Want to surf the Internet without being spied on by the NSA or big corporations? Read on.
A few days ago, Michael Johnson sent me an article about a product I hadn't heard about.
The article from MIT's Technology Review discussed the Safeplug, a $49 device that routes Internet traffic through the Tor network, which provides a degree of anonymity to Internet usage by making it harder for a snoop to see which sites you are visiting. It does this by routing your Internet activity though a bunch of different computers so that someone trying to monitor you (a company gathering data on you for marketing purposes, for example) can't figure out your IP address and therefore identify you. It can also let you visit sites that are being blocked.
One downside of the device is that if you aren't a computer expert, you might be giving yourself away, anyway. As the Technology Review article explains, "Mehmet Güneş,
an assistant professor at the University of Nevada, Reno, who studies
anonymity tools, says that users of the Safeplug will only remain truly
obscure if they adjust their online behavior in other ways. 'Tor
provides unlinkability from source to destination, and people confuse
that with anonymity,' he says. While using Tor people can easily leak
identifying information via the Flash plug-in, other media add-ons, or
information they type or send, says Güneş."
I'm guessing that the people this product is aimed at -- folks who know so little about computers they can't figure out how to download and install a Tor browser bundle, which costs nothing -- are exactly the people who won't know how to avoid leaving the other telltale clues the professor is referring to.
An alternative to Safeplug, something that I'm using right now to compose this blog post, is a free Linux product called TAILS, which stands for "The Amnesic Incognito Live System."
TAILS is a software product that is built using Linux, an open source computer operating system that can be used as an alternative to Windows. Linux is free, will run on most computers that ordinarily use Windows, and usually comes with a graphical computer interface and set of applications that most people can figure out how to use, with a little trial and error.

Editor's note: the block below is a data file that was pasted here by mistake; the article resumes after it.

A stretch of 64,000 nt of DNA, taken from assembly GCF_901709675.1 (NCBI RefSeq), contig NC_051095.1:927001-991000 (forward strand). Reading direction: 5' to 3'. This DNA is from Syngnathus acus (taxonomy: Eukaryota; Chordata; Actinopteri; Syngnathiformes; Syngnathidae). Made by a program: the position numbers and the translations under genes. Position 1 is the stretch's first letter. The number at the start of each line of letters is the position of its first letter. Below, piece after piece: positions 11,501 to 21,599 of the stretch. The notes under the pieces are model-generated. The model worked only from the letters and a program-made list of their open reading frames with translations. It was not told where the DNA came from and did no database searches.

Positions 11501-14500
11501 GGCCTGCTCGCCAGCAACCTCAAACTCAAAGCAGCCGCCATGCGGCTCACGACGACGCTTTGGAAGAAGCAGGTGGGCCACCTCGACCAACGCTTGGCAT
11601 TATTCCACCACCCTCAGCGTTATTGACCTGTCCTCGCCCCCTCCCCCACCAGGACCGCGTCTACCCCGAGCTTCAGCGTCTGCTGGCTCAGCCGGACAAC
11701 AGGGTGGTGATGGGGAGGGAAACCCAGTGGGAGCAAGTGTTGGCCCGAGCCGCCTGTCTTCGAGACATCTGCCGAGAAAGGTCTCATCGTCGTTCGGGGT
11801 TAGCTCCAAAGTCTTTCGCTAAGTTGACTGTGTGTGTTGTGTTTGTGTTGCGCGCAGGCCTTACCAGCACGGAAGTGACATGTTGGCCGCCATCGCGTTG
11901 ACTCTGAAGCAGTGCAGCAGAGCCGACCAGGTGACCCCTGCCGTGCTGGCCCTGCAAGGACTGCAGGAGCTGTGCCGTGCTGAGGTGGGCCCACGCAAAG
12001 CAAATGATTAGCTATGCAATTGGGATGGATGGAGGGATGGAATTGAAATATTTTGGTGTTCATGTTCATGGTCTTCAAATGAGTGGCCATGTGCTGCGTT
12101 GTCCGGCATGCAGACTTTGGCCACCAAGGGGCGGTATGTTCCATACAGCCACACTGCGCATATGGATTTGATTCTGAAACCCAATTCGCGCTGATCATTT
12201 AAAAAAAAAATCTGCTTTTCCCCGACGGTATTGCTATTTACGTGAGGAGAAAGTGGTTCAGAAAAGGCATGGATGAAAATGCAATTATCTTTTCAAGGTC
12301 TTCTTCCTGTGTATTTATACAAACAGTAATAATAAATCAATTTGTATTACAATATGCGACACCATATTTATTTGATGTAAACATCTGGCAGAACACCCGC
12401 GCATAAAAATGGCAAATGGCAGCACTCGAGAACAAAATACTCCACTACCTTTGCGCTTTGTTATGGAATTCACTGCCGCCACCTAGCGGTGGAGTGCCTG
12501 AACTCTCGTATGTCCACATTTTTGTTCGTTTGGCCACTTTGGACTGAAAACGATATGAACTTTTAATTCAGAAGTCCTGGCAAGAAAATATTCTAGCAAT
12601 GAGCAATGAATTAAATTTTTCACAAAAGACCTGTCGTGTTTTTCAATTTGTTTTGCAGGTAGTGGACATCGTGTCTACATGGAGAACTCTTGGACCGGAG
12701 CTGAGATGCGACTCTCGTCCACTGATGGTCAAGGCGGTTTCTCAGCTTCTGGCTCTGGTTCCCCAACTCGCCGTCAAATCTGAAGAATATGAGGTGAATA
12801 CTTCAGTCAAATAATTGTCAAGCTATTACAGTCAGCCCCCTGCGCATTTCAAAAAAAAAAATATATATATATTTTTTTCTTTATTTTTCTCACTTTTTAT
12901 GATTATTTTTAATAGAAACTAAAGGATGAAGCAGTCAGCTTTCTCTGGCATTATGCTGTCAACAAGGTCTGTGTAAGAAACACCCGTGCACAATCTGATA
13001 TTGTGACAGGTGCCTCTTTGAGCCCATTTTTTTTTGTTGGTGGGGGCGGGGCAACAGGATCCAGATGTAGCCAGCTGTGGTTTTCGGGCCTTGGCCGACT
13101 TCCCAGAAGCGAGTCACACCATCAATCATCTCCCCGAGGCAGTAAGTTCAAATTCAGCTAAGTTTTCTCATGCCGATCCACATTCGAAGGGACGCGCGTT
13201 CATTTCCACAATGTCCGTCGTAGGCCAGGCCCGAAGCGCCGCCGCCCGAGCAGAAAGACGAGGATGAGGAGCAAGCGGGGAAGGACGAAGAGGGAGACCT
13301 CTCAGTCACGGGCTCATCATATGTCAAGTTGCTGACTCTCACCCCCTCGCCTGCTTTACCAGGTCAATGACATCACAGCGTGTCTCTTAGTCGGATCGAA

Because Linux is an open source product, it isn't owned by anyone, which means that anyone can create their own version of Linux. There are hundreds if not thousands of different flavors of Linux, including well-known varieties such as Ubuntu.
TAILS uses Debian Linux, one of the common varieties of Linux, but tinkers with it to add a variety of privacy-protecting tools and configurations.
It forces all of your Internet sessions through Tor, like Safeplug does, but it adds many other features. The browser it uses, Iceweasel (the "politically correct," i.e. open source version of Firefox) has a bunch of configurations and extensions built in. It connects to websites using https whenever possible (which means that many of your connections are encrypted), blocks ads and doesn't save a history of the sites you've visited. There's even an onscreen keyboard, which you can use if you're paranoid and think someone is keylogging you. (If you aren't paranoid enough yet, follow the link and learn what "keystroke logging" is! By the way, the network administrator where you work can use keystroke logging and figure out what you're typing on your computer anytime he feels like it. Have a nice day!)
TAILS runs from your thumb drive. It doesn't use your computer's hard drive, so when you finish running it, there's no trace of what you've been doing on your machine. (You can save data and software configurations on an encrypted area of your thumb drive, or upload stuff into the cloud). A PGP applet is built in, so you can easily encrypt messages and files. I've found I can use the applet to encrypt messages I've pasted in Gmail messages, and decrypt messages that others have sent to my Gmail account.
TAILS comes with the normal productivity tools most people need, including a word processor (OpenOffice), text editor and image editor. It's rather light on entertainment software and didn't recognize my sound card, so when I want to listen to music or watch a TV program or movie, I have to use Ubuntu. It might work fine with your computer's audio hardware.
To use TAILS, you'll need to follow the instructions on the site for downloading it and sticking it on a hard drive. TAILS is upgraded every few weeks to fix security patches, so you'll be expected to download an upgrade often. The site explains how to do this while keeping your bookmarks, data, etc.
Unless you quit your job and devote hours a day to studying computer security, it's very difficult to become a computer security expert. It's a specialized field of study. A huge advantage of TAILS is that it's put together by computer security experts who have figured out computer security for you. If you run it, and follow their instructions for using it, you are protected against most computer security hazards. Using TAILS costs nothing, if you can scrounge up an a thumb drive drive, which in any case isn't very expensive if you have to buy one.
The downside is that you will have to take time to download TAILS, update it, and figure out how to use it. TAILS does have quite a bit of documentation, and it's generally rather well done and easy to follow, especially compared to the documentation for other Linux software programs.